How will Google even know what I’m doing? Do they have a dept specifically going through Blogger and looking at every single product review site and doing something to their ranking? I haven’t even paid attention to all of that before and really am not concerned about it at this point. That seems like an endless job for someone to do.

    I have never done a sponsored link or been given any $ to put someone’s link on my site. I have seen bloggers who offer a spot on their site. Is that what you are talking about? So if company XYZ contacted me, asked me to put their logo on my site and sent me some form of monetary payment, then I would be in violation of Google rules?

    Is that part of the “no-follow” issue.

    As you can clearly see, I’m still utterly confused about this issue. I saw it one other time quite a while ago and didn’t get it then either. You are welcome to contact me personally to explain it more if you’d like. :) Thanks for trying to help us unsuspecting and uneducated bloggeres!

  20. says

    I am guessing I am one of the few in the know. I have been using a plugin on my wordpress blog to no-follow all links in any post except other blogs that I want to give link juice to.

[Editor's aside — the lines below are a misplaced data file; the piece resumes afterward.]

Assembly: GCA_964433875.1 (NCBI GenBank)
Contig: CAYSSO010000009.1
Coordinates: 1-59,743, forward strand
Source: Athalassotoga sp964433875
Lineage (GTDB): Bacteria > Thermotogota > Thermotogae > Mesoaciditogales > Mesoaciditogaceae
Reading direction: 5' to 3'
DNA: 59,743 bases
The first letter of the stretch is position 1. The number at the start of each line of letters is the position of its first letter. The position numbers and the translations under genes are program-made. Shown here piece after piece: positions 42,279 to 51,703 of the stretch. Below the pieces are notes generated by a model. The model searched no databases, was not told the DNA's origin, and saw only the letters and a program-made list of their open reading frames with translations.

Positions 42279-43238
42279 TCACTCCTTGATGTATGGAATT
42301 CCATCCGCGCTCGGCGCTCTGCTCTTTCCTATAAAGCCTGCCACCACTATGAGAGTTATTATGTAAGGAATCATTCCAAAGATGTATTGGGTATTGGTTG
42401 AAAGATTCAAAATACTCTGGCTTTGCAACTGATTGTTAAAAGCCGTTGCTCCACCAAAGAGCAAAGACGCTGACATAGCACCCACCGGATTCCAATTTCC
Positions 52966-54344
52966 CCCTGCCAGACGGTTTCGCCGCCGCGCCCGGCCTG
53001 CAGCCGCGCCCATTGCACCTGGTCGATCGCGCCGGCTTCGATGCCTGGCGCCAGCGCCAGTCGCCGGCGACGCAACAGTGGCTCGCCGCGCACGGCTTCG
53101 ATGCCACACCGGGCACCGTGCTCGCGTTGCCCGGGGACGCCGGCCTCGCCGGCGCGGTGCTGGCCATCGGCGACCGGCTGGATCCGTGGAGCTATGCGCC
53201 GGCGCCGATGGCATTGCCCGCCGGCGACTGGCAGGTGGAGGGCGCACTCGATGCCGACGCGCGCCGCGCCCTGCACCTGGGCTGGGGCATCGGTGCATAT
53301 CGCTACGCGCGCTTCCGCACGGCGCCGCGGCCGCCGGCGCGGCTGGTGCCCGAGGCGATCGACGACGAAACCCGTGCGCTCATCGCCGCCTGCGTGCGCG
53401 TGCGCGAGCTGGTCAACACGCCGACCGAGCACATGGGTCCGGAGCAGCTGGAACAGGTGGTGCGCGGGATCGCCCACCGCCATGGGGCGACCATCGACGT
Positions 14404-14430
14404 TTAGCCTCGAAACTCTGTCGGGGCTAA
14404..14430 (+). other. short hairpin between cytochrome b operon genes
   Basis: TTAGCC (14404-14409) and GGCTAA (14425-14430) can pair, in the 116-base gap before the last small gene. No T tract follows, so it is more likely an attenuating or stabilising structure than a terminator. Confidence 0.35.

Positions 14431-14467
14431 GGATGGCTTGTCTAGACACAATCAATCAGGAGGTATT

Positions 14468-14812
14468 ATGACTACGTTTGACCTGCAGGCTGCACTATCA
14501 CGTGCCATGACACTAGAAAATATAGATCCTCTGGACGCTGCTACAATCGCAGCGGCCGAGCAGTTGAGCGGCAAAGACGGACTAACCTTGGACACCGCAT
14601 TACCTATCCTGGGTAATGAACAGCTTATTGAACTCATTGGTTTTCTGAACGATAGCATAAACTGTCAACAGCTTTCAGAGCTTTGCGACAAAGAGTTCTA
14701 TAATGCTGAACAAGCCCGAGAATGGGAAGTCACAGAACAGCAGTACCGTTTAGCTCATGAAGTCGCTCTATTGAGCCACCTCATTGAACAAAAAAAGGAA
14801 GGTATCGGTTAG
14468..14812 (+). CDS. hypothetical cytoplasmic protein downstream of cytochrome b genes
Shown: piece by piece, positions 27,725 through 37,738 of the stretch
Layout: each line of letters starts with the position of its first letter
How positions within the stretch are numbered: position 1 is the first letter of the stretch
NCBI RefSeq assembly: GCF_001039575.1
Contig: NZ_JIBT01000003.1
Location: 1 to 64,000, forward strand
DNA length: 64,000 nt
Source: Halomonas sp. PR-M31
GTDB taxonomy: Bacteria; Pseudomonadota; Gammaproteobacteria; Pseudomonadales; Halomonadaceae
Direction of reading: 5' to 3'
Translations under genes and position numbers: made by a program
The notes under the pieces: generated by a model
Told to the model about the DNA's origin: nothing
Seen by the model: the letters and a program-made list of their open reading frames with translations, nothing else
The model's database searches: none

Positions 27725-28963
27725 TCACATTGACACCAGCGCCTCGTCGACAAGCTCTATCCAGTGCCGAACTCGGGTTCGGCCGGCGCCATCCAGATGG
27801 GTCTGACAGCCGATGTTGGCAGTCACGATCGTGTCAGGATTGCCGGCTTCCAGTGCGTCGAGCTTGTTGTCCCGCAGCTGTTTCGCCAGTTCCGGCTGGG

But I did not know google really cared.

  21. says

    I have read this too, and understand it but I say whatever! Is that bad? My PR is 4 right now so when it drops down if it does .. then maybe I will change my tune .. but been a year doing paid links, paid posts, giveaways and product reviews without too much of a “bad ranking” for it yet .. so IDK …

  22. says

    ooooh! here from twitter (@calliopeblogger)
    I think I missed getting the handbook on blogging when it came to links. If I talk about something I usually link to it. And I am not a giveaway gal and not paid to do any linkage. But if I talk about liking a new cd and link to the cd on amazon is that a no no? Do I not do any links?

  23. says